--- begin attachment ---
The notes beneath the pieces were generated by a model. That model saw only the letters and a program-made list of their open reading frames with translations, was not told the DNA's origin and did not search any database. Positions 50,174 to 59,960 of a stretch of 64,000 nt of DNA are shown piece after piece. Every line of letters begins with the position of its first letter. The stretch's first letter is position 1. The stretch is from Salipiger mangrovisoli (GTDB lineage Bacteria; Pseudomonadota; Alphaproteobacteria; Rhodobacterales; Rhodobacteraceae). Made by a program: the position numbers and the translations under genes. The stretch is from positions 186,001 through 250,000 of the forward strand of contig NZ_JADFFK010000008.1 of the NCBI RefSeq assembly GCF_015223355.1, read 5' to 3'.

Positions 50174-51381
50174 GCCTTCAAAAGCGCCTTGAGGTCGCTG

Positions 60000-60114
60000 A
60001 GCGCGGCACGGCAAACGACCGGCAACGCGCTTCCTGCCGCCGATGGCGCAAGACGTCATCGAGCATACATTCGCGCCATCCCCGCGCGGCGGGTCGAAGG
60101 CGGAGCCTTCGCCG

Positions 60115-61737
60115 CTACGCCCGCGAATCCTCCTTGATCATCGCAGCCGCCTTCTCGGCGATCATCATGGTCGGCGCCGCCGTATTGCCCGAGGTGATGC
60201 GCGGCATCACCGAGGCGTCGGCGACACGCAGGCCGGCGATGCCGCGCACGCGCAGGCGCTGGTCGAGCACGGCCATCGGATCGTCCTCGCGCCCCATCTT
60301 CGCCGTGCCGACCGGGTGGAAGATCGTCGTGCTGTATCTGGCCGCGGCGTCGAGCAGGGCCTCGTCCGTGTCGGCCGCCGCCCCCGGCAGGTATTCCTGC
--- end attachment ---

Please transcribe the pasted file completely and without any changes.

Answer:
The notes beneath the pieces were generated by a model. That model saw only the letters and a program-made list of their open reading frames with translations, was not told the DNA's origin and did not search any database. Positions 50,174 to 59,960 of a stretch of 64,000 nt of DNA are shown piece after piece. Every line of letters begins with the position of its first letter. The stretch's first letter is position 1. The stretch is from Salipiger mangrovisoli (GTDB lineage Bacteria; Pseudomonadota; Alphaproteobacteria; Rhodobacterales; Rhodobacteraceae). Made by a program: the position numbers and the translations under genes. The stretch is from positions 186,001 through 250,000 of the forward strand of contig NZ_JADFFK010000008.1 of the NCBI RefSeq assembly GCF_015223355.1, read 5' to 3'.

Positions 50174-51381
50174 GCCTTCAAAAGCGCCTTGAGGTCGCTG

Positions 60000-60114
60000 A
60001 GCGCGGCACGGCAAACGACCGGCAACGCGCTTCCTGCCGCCGATGGCGCAAGACGTCATCGAGCATACATTCGCGCCATCCCCGCGCGGCGGGTCGAAGG
60101 CGGAGCCTTCGCCG

Positions 60115-61737
60115 CTACGCCCGCGAATCCTCCTTGATCATCGCAGCCGCCTTCTCGGCGATCATCATGGTCGGCGCCGCCGTATTGCCCGAGGTGATGC
60201 GCGGCATCACCGAGGCGTCGGCGACACGCAGGCCGGCGATGCCGCGCACGCGCAGGCGCTGGTCGAGCACGGCCATCGGATCGTCCTCGCGCCCCATCTT
60301 CGCCGTGCCGACCGGGTGGAAGATCGTCGTGCTGTATCTGGCCGCGGCGTCGAGCAGGGCCTCGTCCGTGTCGGCCGCCGCCCCCGGCAGGTATTCCTGC